(For a concrete example, we have set mail_location to something that specifies '...:INDEX=/var/local/dovecot/%u' in order to keep Dovecot indexes on the IMAP server instead of on NFS. If you log in as '<user>@<domain>', your index files continue to use just /var/local/dovecot/<user>'.)

Based on what I've read, the Dovecot people are aware of this but don't consider it a bug as such, although they've considered changing it someday. Personally I hope that they don't, or if they do they provide a username_format setting to do this global username change.

If you want to strip only a single domain but leave other domains untouched, so that '<user>@<your domain>' becomes '<user>' but '<user>@<random thing>' stays unchanged, I think that you can do it with a conditional variable expansion. The Dovecot documentation says that conditional expansions can be nested, so you could do this for multiple domains if you were sufficiently determined.

I can see points for either side of being selective here. On the one hand, being selective doesn't help your own users as far as I know, because I believe that regardless of whether they use the wrong domain or the wrong password (or the wrong login), the only error they'll ever get from Dovecot is 'authentication not accepted' (aka 'bad password'). On the other hand, not altering completely wrong domain names means that they will appear in Dovecot's logs intact, so that you can spot people that are trying to use them. If using certain domains are a sign of attackers, preserving these in logs may be valuable.

(My experience from looking at our Dovecot logs was that attackers always tried to use the same domain name that our users did, which is not really surprising. Attackers tried them much more than users did, but that's not much help here.)

DovecotIgnoreDomainOnAuth written at 23:52:11; Add Comment

2017-09-11

Giving users what they want and expect, IMAP edition

Like many places, we have an IMAP server (currently we're using Dovecot). This IMAP server is part of our overall Unix authentication environment, so users log in to their IMAP mailboxes using their Unix login and password (well, their general login name and password, since it's also used for Samba access, authentication with several web servers, and so on). More specifically, users log in to our IMAP server using just their Unix login; they do not use '<user>@<our domain>', as apparently is common at many places.

Well, that's the theory. In practice we get a trickle of users who try to use '<user>@<our domain>' with our IMAP server and then plaintively report problems, because from Dovecot's perspective (or more exactly PAM's), there's no such login 'whoever@us'. We had another one recently, and when I saw the email my first reaction was to think that our support site needed to have a clear 'don't do it this way' note about '<user>@<our domain>', since it keeps coming up. Then I took a step back and reminded myself that users are right, and specifically that if users are doing something naturally and on their own, user education almost never works very well. If some number of users were going to keep putting in our domain on their IMAP login credentials, the best and most friendly thing to do would be to quietly accept it anyway, even if it's not technically correct.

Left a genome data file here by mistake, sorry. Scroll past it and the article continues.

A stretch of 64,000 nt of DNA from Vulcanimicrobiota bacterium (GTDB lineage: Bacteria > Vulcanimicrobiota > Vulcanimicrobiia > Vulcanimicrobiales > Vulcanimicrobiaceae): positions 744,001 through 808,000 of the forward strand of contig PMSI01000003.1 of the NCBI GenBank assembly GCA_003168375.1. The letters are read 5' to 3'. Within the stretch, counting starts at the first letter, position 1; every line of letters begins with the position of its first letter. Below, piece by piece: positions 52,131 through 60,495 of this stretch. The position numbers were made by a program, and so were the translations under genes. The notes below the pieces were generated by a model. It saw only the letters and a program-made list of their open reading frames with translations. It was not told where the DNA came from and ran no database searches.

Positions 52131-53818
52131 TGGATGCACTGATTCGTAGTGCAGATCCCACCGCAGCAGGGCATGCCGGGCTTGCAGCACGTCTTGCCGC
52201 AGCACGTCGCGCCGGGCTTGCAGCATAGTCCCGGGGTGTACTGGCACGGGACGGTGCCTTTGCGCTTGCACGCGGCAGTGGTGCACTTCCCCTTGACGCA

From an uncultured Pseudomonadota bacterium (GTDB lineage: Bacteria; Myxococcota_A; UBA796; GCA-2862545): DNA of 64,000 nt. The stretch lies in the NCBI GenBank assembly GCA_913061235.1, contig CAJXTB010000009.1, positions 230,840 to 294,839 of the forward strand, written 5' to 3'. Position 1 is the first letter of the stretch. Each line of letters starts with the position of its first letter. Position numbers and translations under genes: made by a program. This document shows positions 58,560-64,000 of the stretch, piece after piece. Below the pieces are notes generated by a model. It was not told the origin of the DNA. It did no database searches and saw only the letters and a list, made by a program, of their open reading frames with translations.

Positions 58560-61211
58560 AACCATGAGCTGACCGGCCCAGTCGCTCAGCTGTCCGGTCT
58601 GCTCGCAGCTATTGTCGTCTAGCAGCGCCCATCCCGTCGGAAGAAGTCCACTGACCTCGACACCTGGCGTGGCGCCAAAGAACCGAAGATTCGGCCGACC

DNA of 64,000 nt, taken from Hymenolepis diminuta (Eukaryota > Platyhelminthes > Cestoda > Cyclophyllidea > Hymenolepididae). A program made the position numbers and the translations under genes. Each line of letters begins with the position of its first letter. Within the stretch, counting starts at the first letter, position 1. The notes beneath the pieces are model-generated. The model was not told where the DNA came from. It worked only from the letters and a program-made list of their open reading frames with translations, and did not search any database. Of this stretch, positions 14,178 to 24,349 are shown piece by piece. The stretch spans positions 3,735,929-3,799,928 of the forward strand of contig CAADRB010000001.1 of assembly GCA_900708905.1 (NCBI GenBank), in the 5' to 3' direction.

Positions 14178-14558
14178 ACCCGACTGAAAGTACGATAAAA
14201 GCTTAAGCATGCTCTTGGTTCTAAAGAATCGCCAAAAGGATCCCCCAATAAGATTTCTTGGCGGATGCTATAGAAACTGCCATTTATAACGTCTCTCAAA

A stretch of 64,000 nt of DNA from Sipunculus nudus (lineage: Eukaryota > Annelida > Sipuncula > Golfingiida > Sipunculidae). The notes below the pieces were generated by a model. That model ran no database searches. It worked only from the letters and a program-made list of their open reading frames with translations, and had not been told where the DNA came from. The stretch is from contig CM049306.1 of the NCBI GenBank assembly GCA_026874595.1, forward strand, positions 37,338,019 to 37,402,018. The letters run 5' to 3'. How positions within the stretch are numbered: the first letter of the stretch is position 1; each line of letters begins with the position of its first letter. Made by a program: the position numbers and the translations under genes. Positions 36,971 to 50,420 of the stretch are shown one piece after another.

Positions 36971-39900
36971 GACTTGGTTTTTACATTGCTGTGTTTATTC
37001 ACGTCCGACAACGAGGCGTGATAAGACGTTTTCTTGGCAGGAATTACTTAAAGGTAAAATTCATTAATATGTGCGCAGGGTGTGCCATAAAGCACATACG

(In a sense refusing '<login>@<our domain>' is robot logic. We know (or can know) what was intended and it's completely unambiguous, it's just that our software doesn't recognize it.)

As far as I can see Dovecot doesn't give you any straightforward way to strip off a specific domain from the login name that users give you. However it does appear to be able to strip all domain names off the login name, so you'll accept '<valid login>@<any random thing>', not just '<login>@<your domain>' (this is allegedly done by auth_username_format to, eg %Ln). In our environment it's probably okay to be so broadly accepting, so I'm going to propose this to my co-workers and then perhaps we'll deal with the whole issue once and for all.

(We should still update our documentation to be explicit here, but once we accept everything that documentation is just a backup. It's not crucial that people actually read it and notice that bit; as long as they're close, their IMAP access will work.)

IMAPAuthAcceptingDomain written at 01:42:50; Add Comment

2017-08-28

OpenSSH has an annoyingly misleading sshd error log message

Suppose that you are trying to get some form of SSH server authentication going that uses hostnames. This might be straightforward host-based authentication to enable root on a master machine to have access to subordinate machines, or it might be hostname-based Match statements to enable or disable some restrictions (as one other example where you can use hostnames). However, it's not working; when you try host-based authentication, for example, you get a log message on the target machine saying something like:

sshd[2540]: userauth_hostbased mismatch: client sends HOSTNAME, but we resolve 128.100.X.Y to 128.100.X.Y

This certainly looks like a straightforward problem where the target machine can't do reverse lookups to turn 128.100.X.Y into a hostname (or perhaps it can't do forward lookups to verify that hostname, although we might expect a slightly different error there). And in fact you can get this message logged when, for example, there is no DNS PTR record for 128.100.X.Y.

But there is another important case where you will get this message, and that is this message is also logged when OpenSSH sshd is not even trying to turn IPs into hostnames. To quote straight from sshd_config(5):

UseDNS
Specifies whether sshd(8) should look up the remote host name, and to check that the resolved host name for the remote IP address maps back to the very same IP address.